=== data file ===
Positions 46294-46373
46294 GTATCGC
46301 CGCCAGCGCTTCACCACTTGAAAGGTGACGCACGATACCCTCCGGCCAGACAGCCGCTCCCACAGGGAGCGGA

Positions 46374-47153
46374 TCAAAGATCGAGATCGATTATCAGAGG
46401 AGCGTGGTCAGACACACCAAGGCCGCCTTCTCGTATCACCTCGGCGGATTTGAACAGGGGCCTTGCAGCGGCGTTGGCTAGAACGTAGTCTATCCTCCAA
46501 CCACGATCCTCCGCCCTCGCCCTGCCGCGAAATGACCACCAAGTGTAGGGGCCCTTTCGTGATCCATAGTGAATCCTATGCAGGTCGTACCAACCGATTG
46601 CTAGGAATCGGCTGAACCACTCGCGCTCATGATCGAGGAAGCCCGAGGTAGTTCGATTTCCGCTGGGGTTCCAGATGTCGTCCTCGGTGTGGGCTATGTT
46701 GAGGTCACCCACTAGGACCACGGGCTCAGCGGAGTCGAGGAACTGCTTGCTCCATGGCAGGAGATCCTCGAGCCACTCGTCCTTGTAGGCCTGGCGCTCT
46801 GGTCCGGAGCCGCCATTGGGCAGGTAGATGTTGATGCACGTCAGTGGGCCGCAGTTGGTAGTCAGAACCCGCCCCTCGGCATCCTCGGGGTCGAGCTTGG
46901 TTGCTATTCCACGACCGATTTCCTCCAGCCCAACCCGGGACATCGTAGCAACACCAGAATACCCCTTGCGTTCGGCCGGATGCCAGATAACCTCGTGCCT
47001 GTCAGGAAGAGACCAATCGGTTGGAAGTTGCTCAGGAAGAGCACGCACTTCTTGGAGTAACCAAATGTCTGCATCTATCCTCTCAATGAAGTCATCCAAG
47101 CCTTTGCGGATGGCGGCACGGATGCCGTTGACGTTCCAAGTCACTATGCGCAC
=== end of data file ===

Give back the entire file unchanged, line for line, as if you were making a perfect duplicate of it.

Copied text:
Positions 46294-46373
46294 GTATCGC
46301 CGCCAGCGCTTCACCACTTGAAAGGTGACGCACGATACCCTCCGGCCAGACAGCCGCTCCCACAGGGAGCGGA

Positions 46374-47153
46374 TCAAAGATCGAGATCGATTATCAGAGG
46401 AGCGTGGTCAGACACACCAAGGCCGCCTTCTCGTATCACCTCGGCGGATTTGAACAGGGGCCTTGCAGCGGCGTTGGCTAGAACGTAGTCTATCCTCCAA
46501 CCACGATCCTCCGCCCTCGCCCTGCCGCGAAATGACCACCAAGTGTAGGGGCCCTTTCGTGATCCATAGTGAATCCTATGCAGGTCGTACCAACCGATTG
46601 CTAGGAATCGGCTGAACCACTCGCGCTCATGATCGAGGAAGCCCGAGGTAGTTCGATTTCCGCTGGGGTTCCAGATGTCGTCCTCGGTGTGGGCTATGTT
46701 GAGGTCACCCACTAGGACCACGGGCTCAGCGGAGTCGAGGAACTGCTTGCTCCATGGCAGGAGATCCTCGAGCCACTCGTCCTTGTAGGCCTGGCGCTCT
46801 GGTCCGGAGCCGCCATTGGGCAGGTAGATGTTGATGCACGTCAGTGGGCCGCAGTTGGTAGTCAGAACCCGCCCCTCGGCATCCTCGGGGTCGAGCTTGG
46901 TTGCTATTCCACGACCGATTTCCTCCAGCCCAACCCGGGACATCGTAGCAACACCAGAATACCCCTTGCGTTCGGCCGGATGCCAGATAACCTCGTGCCT
47001 GTCAGGAAGAGACCAATCGGTTGGAAGTTGCTCAGGAAGAGCACGCACTTCTTGGAGTAACCAAATGTCTGCATCTATCCTCTCAATGAAGTCATCCAAG
47101 CCTTTGCGGATGGCGGCACGGATGCCGTTGACGTTCCAAGTCACTATGCGCAC